Small Things edited 90God wants to separate us from what divides us. 

Small Things with Great Love: Adventures in Loving Your Neighbor
Author: Margot Starbuck
Foreword: Tony Campolo
Publisher: IVP Books (
Pages: 239 

In Small Things with Great Love by Margot Starbuck one thought summarizes what makes her voice fresh: “We don’t have to add lots more overwhelming activity to what we’ve already got going. Rather, the regular stuff of our lives?the commute to work and the potlucks and home improvement projects and errands and play dates?are the exact places in which we express and experience God’s love for a world in need” (20). 

If some Pharisees in Scripture were known for laying on heavy burdens without lifting a finger to help, Starbuck is just the opposite. Her whimsical, humorous viewpoint makes the work of reaching those on the margins less frightening. Perhaps unknowingly her style echoes that of Jesus when he said, “Come to me, all who labor and are heavy laden, and I will give you rest. Take my yoke upon you, and learn from me, for I am gentle and lowly in heart, and you will find rest for your souls. For my yoke is easy, and burden is light” (Mt. 11:28-30 ESV). I appreciate her gentle spirit, which does not burden readers but seeks to release them into a richer, fuller life. 

She lightens the load by being transparent about her own struggles and showing through stories how readers can take baby steps. It is a wonderful primer for those who want to know God’s heart for the poor and move from an insular environment to one that is more open. It is far too easy to become separate from the ones that God loves. This book is a start to bridging that gap.

Along the way Starbuck addresses the many different places in which we find ourselves. One of my favorite chapters is “Introverts.” I found it liberating because it affirms the type of person that I am by temperament and points to ways of loving God and neighbor appropriate to it. It makes a point reiterated throughout the book. We can be ourselves in engaging others.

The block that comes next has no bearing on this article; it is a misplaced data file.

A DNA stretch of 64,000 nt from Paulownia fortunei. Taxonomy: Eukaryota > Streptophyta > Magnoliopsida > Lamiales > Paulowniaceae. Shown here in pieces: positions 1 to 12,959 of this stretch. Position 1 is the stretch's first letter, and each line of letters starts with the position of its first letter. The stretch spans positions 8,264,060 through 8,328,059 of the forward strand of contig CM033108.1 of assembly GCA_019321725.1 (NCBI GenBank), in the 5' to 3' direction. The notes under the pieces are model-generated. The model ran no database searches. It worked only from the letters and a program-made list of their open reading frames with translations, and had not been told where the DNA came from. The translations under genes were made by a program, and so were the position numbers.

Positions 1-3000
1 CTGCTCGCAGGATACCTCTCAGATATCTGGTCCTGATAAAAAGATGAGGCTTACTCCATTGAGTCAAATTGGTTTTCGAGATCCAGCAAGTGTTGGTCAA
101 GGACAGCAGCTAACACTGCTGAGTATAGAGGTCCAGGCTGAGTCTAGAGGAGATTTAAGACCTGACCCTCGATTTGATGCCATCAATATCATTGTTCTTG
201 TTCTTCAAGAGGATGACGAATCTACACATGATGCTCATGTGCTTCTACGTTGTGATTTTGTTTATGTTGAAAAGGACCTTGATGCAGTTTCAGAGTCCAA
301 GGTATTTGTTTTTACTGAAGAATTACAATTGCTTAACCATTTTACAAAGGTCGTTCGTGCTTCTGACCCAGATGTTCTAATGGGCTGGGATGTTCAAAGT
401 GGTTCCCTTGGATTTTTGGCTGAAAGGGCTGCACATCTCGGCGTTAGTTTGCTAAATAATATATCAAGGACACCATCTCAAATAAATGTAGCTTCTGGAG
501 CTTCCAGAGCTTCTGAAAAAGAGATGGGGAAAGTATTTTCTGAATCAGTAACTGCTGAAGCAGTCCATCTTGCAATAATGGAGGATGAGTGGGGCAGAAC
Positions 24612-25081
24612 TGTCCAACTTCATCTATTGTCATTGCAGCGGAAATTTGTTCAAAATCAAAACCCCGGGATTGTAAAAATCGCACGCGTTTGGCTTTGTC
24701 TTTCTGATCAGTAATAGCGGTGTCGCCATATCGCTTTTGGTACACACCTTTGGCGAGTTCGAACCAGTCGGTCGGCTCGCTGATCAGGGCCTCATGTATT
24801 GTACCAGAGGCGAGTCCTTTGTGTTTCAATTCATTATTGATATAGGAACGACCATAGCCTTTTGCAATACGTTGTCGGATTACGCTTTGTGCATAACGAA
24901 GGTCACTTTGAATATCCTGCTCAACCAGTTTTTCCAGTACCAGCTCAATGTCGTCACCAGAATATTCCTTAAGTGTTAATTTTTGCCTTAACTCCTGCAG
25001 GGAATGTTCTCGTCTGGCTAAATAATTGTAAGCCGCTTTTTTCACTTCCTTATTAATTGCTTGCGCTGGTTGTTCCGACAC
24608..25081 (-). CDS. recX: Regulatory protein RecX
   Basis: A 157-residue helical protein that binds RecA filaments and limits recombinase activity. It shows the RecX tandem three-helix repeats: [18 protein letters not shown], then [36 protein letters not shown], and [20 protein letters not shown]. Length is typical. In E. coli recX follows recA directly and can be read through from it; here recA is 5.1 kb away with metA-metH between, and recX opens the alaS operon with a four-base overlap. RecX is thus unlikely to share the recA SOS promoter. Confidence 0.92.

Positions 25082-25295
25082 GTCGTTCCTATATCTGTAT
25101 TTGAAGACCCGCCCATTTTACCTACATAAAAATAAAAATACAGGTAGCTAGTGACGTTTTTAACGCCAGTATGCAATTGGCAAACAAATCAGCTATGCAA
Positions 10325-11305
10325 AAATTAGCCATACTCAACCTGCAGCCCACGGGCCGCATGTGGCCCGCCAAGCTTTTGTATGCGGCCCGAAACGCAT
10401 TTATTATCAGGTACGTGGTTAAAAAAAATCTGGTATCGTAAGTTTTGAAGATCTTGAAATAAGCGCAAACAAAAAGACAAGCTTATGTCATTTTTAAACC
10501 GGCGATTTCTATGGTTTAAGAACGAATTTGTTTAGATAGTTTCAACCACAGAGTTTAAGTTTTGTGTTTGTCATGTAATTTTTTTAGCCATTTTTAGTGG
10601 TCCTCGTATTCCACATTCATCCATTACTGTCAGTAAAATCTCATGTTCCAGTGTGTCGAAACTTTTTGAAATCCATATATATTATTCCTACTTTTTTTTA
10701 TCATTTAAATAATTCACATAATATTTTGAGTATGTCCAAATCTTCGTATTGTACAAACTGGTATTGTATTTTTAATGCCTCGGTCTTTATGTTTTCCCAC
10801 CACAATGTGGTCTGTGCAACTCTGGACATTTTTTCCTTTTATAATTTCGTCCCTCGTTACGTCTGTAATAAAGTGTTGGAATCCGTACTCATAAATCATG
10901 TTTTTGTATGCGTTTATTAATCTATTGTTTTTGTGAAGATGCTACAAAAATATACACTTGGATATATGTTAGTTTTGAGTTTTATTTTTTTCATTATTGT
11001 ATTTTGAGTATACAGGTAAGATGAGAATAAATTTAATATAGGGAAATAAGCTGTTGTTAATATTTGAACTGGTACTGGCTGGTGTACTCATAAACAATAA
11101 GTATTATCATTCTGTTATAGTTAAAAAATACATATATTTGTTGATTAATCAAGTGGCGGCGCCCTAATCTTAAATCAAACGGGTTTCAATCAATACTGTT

In keeping with the spirit of whimsy, this book can be read creatively in a way that considers our various differences and roles. At the end of each chapter readers have the option to skip to a section relevant to them. At the end of “Introverts,” if you are female, you can turn to page 75 to read “Women.” If you are male, you can keep reading into the next chapter, “Men.” And so it goes at the end of every chapter. Readers in every walk of life are addressed, and they can follow this adventurous path if they choose not to read straight through. It’s all so good that those who skip around might want to go back and catch the parts they miss. 

One part that troubled me comes toward the end where the author discusses the impact of our choices. How we spend and consume has an impact on the rest of the world, and it is right to consider this. It’s not that I disagree, but I wonder if there is more to consider than choosing to pay more so that we don’t support cheap labor. I am simplifying, but I wonder what God would have us do. I have a friend that out of necessity buys cheap jeans. I live in an area where unemployment is typically above the state average. Some people, and I am now one of them, depend at least in part on the meager income they gain from working at big box retailers. 

After being denied entrance into our community several years ago, Walmart is getting ready to open in a location that was abandoned after another store that was popular locally went out of business. As I am sure is the case in most places, there will be more applicants than job openings. Even though many local residents strongly oppose this retail giant, others will welcome the low prices. Perhaps an obvious solution is for retailers like Walmart to act responsibly and improve their record in relation to all involved in the manufacture and sale of a product. Loving your neighbor precludes exploiting him. Let justice roll down from the upper echelons to the lowest in every endeavor. What a difference it would make, not to mention the hope it would engender. Do these corporations and the people that manage them have the will to make changes? 

If the answer in part is to avoid shopping at big box retailers, their employees might lose their jobs and be forced to find new ones in a scarce environment. Is this a cost that our nation needs to bear to move toward a more just society? It would be interesting to know more of what Starbuck and others think. I don’t have the answer. 

What troubles me is wondering if these issues are more complex than we realize. Then again, maybe part of the answer is, as much as possible, to be simple in the sense of not complicating how God would have each individual respond. That in part is what makes this book endearing. Normally, it’s not a matter of doing great things, but small things with great love. 

Michael Dalton